Date of Award
Doctor of Philosophy
Educational Leadership, Research and Technology
This phenomenological study is about the decision-making process of women with young children at the mid-level student affairs position who decide to opt out of their career for a minimum of one year, and for some, return to higher education. The study is based on interviews with 17 mid-level college administrators and mothers of young children, infant to pre-teen, who chose to opt out of their careers rather than continuing to balance family and career. Though the individuals interviewed were each unique in their socioeconomic status, education, and career path, their issues and concerns were similar. They openly revealed the various compromises and tradeoffs they experienced as professionals and parents. They discussed the necessity of determining what one values in student development, whether one has stopped growing at one's current institution, and why opting out would or would not be worthwhile. Informed by related research (Bennetts, 2007; Hewlett & Luce, 2005; Levtov, 2001; Marshall, 2006; Nobbe & Manning, 1997; Sagaria & Johnsrud, 1985), interview probes guided the exploration of personal and professional experiences that led these women to their current status. Common themes of the interviews noted that the participants felt that the lack of support and flexibility in the work environment and among their supervisors led to their decision to opt out of their career path for a particular period of time. Some chose to return to their career after some time away while others went on a different journey. Participants in this research study described the role that factors such as self efficacy, outcome expectations, and personal goals played in their career decisions. These factors are part of Lent, Brown, and Hackett's (1994) Social Cognitive Career Theory which served as a contextual frame for the study. This theory posits a combination of personal emotional influences and external contextual influences on career decisionmaking. Although this study does not lay out a definitive path for women to follow in order to manage both motherhood and a career in student affairs, it does demonstrate a need for further research on the mutual benefits to employee and employer for flexibility in the workplace.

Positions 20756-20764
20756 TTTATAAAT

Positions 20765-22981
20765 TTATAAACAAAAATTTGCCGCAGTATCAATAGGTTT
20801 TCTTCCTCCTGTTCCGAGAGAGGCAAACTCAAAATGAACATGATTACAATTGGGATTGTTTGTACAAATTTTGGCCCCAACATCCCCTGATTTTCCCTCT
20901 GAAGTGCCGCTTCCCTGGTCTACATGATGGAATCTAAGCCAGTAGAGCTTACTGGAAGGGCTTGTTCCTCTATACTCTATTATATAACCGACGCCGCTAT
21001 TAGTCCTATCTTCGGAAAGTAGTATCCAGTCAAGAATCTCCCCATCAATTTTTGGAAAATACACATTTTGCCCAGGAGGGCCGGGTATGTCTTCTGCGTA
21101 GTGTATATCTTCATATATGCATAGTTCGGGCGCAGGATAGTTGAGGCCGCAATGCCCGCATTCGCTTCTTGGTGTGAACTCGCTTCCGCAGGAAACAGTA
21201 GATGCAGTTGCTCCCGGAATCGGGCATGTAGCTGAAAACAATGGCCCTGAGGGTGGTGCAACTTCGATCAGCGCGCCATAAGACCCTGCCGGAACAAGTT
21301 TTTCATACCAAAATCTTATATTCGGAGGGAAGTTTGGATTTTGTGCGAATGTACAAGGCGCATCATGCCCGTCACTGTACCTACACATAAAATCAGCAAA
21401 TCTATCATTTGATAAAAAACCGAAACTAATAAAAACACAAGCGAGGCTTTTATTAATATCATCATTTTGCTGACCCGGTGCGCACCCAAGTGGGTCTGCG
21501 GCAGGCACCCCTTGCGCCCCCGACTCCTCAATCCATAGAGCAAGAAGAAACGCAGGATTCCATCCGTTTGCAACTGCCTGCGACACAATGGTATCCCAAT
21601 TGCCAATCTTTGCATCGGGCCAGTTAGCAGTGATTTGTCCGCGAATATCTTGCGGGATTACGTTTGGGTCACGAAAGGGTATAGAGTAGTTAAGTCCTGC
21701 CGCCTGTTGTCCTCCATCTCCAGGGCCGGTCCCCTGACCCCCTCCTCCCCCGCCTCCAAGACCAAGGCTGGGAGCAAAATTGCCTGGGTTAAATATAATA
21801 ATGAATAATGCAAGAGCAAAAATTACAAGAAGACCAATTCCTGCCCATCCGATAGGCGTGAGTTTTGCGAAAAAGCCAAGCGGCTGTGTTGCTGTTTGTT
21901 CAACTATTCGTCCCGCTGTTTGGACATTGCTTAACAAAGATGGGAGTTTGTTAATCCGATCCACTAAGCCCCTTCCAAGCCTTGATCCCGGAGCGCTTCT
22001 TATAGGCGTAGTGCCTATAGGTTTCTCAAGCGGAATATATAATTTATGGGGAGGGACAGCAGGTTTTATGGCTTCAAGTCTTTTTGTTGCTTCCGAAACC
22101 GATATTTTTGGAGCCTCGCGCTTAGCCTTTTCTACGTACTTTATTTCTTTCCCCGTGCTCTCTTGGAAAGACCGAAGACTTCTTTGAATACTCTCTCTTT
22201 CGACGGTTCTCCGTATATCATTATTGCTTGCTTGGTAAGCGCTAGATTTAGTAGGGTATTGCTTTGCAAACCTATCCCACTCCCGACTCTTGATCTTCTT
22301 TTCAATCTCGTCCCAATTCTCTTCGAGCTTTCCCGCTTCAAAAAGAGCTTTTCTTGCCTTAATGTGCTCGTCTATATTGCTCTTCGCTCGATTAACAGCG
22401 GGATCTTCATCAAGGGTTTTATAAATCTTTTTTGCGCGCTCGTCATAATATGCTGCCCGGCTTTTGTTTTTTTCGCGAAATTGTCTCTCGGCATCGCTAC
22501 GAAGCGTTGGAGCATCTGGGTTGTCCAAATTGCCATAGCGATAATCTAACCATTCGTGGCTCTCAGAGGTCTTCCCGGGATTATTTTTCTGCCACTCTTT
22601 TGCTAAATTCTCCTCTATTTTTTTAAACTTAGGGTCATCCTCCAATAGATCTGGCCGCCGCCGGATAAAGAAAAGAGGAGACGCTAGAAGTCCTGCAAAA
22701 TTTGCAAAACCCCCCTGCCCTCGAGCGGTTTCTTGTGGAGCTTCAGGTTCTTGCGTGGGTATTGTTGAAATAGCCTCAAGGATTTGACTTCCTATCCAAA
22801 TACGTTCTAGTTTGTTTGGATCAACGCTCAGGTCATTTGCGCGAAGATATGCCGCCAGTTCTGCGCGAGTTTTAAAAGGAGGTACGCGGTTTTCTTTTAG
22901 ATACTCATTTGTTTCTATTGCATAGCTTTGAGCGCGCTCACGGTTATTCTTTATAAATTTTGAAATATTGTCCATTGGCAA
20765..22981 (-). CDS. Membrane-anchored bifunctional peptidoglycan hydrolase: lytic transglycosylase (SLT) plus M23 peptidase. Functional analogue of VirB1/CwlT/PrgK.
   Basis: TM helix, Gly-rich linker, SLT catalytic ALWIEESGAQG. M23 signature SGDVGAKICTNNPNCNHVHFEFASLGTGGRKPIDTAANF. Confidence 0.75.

Hebreard, Dana, "Opt Out: Women with Children Leaving Mid-Level Student Affairs Positions" (2010). Dissertations. 566.